There are many OIDC providers out there. For example, we have tested Flipt with:

  • Google
  • Auth0
  • GitLab
  • Dex
  • Okta

Each provider has their own way of establishing clients and acquiring the relevant credentials. You can find further documentation on leveraging providers like these in our OIDC Configuration documentation.

For illustration purposes, let us say we have configured a single provider with Dex and named it dex (lowercase) in our provider configuration.

This will lead to the following endpoints being available on Flipt:

  • GET /auth/v1/method/oidc/dex/authorize
  • GET /auth/v1/method/oidc/dex/callback

These two endpoints are necessary to support the different legs of the OAuth/OIDC flow. The first can be requested to obtain an authorization URL directed at the configured instance of Dex. The latter is the destination that Dex will redirect the client back to. When using HTTP, this callback endpoint will establish the flipt_client_token and return it via the Set-Cookie response header.


This method is designed for automatically authenticating applications with Flipt.

We are actively designing and developing client-side implementations to leverage this method seamlessly. However, for now, the API must be managed manually by your implementation.

The kubernetes authentication method supports the ability to exchange Kubernetes service account tokens with Flipt for client tokens. This allows services deployed into the same Kubernetes cluster as Flipt to automatically gain authenticated access to the Flipt API without additional management of static client tokens.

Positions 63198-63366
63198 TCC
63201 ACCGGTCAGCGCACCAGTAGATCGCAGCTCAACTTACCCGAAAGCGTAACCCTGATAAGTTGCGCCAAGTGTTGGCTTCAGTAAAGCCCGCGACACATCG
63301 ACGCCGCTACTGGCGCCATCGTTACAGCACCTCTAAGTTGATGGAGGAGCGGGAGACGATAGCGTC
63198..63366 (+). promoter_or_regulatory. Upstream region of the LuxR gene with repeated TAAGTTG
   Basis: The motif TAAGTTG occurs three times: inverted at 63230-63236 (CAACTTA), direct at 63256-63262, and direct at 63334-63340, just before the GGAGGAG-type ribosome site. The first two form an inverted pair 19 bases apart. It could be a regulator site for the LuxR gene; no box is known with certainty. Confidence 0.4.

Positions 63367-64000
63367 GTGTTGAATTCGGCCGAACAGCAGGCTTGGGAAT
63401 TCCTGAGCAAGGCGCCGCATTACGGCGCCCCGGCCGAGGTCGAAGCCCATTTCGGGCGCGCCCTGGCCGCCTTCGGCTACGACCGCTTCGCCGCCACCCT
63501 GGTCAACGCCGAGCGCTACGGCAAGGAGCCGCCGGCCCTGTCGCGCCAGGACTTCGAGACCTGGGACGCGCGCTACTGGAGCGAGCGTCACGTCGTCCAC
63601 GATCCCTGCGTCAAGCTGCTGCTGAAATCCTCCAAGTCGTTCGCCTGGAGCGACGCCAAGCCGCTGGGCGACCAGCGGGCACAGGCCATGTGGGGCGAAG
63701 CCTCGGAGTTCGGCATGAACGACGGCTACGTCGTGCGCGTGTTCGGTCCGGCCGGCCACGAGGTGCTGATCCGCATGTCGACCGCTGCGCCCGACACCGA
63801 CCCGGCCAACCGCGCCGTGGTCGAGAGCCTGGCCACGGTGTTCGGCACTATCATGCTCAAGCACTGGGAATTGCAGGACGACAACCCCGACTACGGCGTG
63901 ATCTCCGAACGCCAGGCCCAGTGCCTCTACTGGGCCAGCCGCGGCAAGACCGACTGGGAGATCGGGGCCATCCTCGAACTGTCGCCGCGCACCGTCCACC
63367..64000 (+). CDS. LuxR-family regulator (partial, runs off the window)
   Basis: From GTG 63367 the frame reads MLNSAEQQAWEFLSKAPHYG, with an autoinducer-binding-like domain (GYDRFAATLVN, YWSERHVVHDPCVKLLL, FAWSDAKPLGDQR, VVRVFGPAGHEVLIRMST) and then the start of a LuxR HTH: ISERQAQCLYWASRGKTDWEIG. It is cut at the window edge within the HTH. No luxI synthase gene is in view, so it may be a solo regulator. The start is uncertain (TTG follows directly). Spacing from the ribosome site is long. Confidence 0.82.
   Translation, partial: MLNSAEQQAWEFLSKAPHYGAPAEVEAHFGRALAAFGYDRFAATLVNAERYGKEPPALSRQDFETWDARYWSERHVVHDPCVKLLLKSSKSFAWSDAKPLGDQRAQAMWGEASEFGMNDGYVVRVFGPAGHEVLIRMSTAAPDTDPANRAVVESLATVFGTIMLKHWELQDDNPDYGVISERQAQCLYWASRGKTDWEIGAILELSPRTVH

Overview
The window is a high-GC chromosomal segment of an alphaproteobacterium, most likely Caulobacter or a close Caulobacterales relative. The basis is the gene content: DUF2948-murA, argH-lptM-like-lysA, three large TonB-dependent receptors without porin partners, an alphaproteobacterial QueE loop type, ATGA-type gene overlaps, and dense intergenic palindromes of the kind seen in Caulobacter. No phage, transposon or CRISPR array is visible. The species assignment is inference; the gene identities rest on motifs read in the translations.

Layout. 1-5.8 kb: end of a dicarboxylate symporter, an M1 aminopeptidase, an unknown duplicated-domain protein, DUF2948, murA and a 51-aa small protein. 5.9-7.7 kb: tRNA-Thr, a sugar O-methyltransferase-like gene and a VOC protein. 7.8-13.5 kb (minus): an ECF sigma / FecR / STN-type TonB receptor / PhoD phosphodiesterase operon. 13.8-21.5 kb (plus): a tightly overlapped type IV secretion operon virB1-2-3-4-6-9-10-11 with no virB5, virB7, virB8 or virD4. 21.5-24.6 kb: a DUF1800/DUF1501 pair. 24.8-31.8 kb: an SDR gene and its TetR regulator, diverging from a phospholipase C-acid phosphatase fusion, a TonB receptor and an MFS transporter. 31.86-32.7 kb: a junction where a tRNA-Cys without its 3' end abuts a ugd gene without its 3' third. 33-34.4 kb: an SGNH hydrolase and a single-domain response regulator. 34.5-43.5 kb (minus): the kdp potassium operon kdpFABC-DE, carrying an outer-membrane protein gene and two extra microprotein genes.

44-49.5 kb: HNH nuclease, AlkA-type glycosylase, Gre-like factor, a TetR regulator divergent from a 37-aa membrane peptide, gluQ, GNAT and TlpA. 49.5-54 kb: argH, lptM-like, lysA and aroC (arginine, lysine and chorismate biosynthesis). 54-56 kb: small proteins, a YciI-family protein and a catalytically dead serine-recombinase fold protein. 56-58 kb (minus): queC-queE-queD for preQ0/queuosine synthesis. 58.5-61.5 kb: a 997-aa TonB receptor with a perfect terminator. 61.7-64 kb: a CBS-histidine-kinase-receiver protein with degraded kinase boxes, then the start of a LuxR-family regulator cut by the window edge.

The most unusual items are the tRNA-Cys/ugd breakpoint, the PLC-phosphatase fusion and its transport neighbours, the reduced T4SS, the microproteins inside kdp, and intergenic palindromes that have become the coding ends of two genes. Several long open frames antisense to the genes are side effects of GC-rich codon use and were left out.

Kubernetes Authentication Flow

When enabled (see our Configuration: Method Kubernetes documentation) a service deployed within Kubernetes can read their service account token from local disk and invoke the verify service account operation on the API. Given the service account is deemed valid for the surrounding cluster this operation will return a valid Flipt client token with a matching expiration as the service account. If your Kubernetes environment has short-lived service account tokens, care will be needed to periodically request a new client token using a newly issued service account token.

Kubernetes refreshes service account tokens locally, all that is required is to read the token from the disk again.

The client token produced can be used in subsequent API requests with the rest of the Flipt API to gain authenticated access.

Via the API

The following can be issued from inside a pod with a valid service account token in the default location for Kubernetes. It assumes that Flipt is reachable and deployed in the same cluster with a service name of flipt.

# assumes both curl and jq are installed
curl -s -X POST http://flipt:8080/auth/v1/method/kubernetes/serviceaccount \
  --data "{\"service_account_token\":\"$(cat /var/run/secrets/\"}" | \
  jq .
  "clientToken": "pKkaEik40Nu4lJ7O37l92MNyyD38U8UlaagSmAfJoS0=",
  "authentication": {
    "id": "f191babc-57b8-4856-89b1-f324941403d7",
    "method": "METHOD_KUBERNETES",
    "expiresAt": "2024-02-20T13:39:14Z",
    "createdAt": "2023-02-20T14:11:28.962841Z",
    "updatedAt": "2023-02-20T14:11:28.962841Z",
    "metadata": {
      "io.flipt.auth.k8s.namespace": "default",
      "": "someservice-586bfb5b6b-fmh8g",
      "io.flipt.auth.k8s.pod.uid": "b5217947-aeac-4b35-afd3-23f50d63eae9",
      "": "default",
      "io.flipt.auth.k8s.serviceaccount.uid": "8aeb28ad-66f0-4884-bafc-e606e5eda149"

The client token found in the body of the response can be used in the authentication bearer header, as outlined in Using Client Tokens. The expiration can be used to schedule when to next request a new client token.